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My review of the 9th Portsmouth Translation Conference

Portsmouth Spinnaker Tower, courtesy of virtualtourist.com

Portsmouth Spinnaker Tower, courtesy of virtualtourist.com

Last month I spent a Saturday down in Portsmouth at the university’s Ninth Translation Conference, entitled ‘The Translator as Writer’. It’s incredible that I’ve never made it to the event before now, as I’ve always noticed the high calibre of speakers every year (a combination of practitioners and academics), and I’m pleased to say that having finally made it this year, the event lived up to my expectations.

It seemed to me that the event had a very similar theme to other translation conferences I’ve attended in the past 12 months: the translator beginning to take a more strategic and proactive role in the text (aka the product) production process and to bring other skills they offer to table in their role as intermediaries between cultures and as professional writers.

Here are some of my takeaways from the event:

Jody Byrne’s plenary lecture on technical translation:

* The traditional distinctions between the work of translators and writers are rapidly fading

* Technical translators have traditionally not been viewed as needing or possessing excellent writing skills in the same way as translators of more ‘creative’ types of text have been, but this is changing

* Customer expectations of technical translators are changing: technical expertise is often needed as well, with the translator assuming a greater role in the overall usability of a document.

Practical workshop by Fiona Harris on localising and editing press releases for the EU:

* EU press releases translated into English often need to be extensively edited and localised to ensure they are relevant to the everyday life of the people in the target country

* In the case of the UK, the press releases need to appeal to a British audience. For example, they are often adapted for a Eurosceptic press, in order to get the best coverage.

Luc van Doorslaer‘s lecture on translation and journalism:

* Globalisation tends to emerase /emquestions of translation in the news media

* Fast communication needs do not pay attention to translation and will rather tend to make it invisible.

* Through this reduction in multilingual diversity, the world is often falsely conceived as being monolingual.

* National image-building in the media: do the media express or create cultural proximity? Reconstruction of a constructed reality?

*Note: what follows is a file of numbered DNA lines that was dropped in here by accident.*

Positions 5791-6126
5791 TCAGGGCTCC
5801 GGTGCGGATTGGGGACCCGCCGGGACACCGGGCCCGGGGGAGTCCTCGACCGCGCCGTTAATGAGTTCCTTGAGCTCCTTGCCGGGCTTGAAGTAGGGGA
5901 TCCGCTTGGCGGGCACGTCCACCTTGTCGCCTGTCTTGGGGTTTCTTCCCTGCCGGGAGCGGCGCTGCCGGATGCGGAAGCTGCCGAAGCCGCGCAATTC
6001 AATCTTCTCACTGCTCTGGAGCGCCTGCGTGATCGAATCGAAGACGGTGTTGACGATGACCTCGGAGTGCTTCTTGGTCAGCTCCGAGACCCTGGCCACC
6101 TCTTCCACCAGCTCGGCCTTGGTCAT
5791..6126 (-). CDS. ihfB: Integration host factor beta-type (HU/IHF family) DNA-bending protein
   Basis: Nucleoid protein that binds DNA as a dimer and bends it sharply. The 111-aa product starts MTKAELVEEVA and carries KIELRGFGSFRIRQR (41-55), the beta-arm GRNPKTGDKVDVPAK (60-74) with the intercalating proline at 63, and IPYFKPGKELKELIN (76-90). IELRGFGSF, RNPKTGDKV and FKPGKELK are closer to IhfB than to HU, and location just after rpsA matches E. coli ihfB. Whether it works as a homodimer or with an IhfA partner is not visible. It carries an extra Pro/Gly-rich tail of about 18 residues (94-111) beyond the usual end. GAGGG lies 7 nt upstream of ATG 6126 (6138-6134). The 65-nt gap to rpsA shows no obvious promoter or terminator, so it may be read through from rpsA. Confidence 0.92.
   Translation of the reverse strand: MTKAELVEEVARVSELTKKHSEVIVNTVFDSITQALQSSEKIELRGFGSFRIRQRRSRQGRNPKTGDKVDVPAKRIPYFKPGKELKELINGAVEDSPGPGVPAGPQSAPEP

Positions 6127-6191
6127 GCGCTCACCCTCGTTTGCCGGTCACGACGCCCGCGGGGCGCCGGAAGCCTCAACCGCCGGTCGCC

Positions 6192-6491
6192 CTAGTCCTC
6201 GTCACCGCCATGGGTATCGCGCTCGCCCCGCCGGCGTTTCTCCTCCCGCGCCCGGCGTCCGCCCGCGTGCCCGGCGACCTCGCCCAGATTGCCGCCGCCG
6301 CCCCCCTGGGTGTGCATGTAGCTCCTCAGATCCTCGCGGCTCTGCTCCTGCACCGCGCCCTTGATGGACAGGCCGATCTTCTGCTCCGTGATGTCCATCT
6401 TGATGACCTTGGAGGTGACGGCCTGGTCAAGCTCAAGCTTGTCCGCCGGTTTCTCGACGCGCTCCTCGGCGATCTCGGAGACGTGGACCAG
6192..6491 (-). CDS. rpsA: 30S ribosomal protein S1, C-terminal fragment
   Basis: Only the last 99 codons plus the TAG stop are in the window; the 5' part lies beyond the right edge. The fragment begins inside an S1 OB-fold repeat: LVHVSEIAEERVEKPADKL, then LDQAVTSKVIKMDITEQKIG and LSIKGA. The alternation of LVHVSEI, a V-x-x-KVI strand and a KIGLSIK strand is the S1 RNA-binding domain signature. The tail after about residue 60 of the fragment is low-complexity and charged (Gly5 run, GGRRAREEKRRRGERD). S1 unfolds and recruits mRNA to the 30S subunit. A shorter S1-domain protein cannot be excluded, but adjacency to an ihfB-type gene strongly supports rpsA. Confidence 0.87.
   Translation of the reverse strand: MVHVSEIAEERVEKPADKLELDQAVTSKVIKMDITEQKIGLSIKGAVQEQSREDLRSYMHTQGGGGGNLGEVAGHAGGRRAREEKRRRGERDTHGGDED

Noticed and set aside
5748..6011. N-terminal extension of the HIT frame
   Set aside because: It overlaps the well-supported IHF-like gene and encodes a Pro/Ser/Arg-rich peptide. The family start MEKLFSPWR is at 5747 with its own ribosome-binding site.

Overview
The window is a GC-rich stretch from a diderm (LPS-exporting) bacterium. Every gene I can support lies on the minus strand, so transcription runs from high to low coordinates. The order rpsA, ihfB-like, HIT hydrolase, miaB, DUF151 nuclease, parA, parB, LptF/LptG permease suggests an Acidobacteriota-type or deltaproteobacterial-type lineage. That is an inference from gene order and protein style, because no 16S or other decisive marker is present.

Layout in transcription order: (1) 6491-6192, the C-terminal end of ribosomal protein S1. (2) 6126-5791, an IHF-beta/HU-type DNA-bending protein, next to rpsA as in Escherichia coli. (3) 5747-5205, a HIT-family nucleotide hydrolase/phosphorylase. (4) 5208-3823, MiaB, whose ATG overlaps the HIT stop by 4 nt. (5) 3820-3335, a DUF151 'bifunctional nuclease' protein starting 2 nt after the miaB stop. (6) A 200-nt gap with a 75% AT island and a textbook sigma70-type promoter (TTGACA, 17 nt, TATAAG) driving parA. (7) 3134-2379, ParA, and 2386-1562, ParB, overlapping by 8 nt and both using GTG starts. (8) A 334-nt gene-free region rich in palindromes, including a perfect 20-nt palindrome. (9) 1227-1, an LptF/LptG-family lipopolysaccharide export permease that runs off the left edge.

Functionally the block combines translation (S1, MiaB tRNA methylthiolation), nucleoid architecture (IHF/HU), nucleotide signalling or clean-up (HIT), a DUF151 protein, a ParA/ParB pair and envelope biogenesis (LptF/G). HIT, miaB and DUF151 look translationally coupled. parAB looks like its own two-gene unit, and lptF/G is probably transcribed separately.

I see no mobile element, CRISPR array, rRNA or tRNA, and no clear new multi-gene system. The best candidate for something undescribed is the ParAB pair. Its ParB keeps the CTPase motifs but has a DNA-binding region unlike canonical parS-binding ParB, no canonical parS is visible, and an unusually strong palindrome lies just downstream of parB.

Neil Bartlett‘s inspirational keynote address on ‘Inspiration’:

* How can a translator facilitate the ‘breathing’ of a sentence?

Denise Merkle‘s lecture on translating and expert writing in translator training:

* There are misconceptions among some translation students about what translation actually involves

* Many translation students have poor reading and writing skills, and tend to read less in general (I am still not convinced of this myself – is this measurable?)

* How do we define quality?:  a lot of LSPs focus mainly on their quality procedures in their promotional material. For example many make a lot of their Quality Assurance (QA) procedures and turnaround times, competitive rates etc., rather than selling the quality of the writing they are offering.

On the last point, I have since wondered how much of this was a sign of the times, where businesses in just about every line of work seem to be placing great emphasis on procedural aspects such as safety and reliability, sometimes over and above their actual product offering. I’m curious about why this might be. Do we live in such a complaint-fearing world that we feel we must set out these types of parameters to armour us against any risk of grievance? Are we not confident enough to place a bigger emphasis on selling the quality of the product we are offering, and to be able to defend it?

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User Responses

3 Responses and Counting...

  1. Milatova

    December 02, 2009

    Thank you for your interesting post. Can I conclude that the next DVD player I might buy will actually have a user’s manual that i could possibily understand ? :-)

  2. Translation Agency

    December 02, 2009

    Nice Article! Conferences will always give us an idea about the latest inventions in translation industry.

  3. Korean translator

    December 02, 2009

    Haven’t participated in any translation conference yet, your description about the event made regretful about not being there. Thank you for the linking the speakers with their websites.

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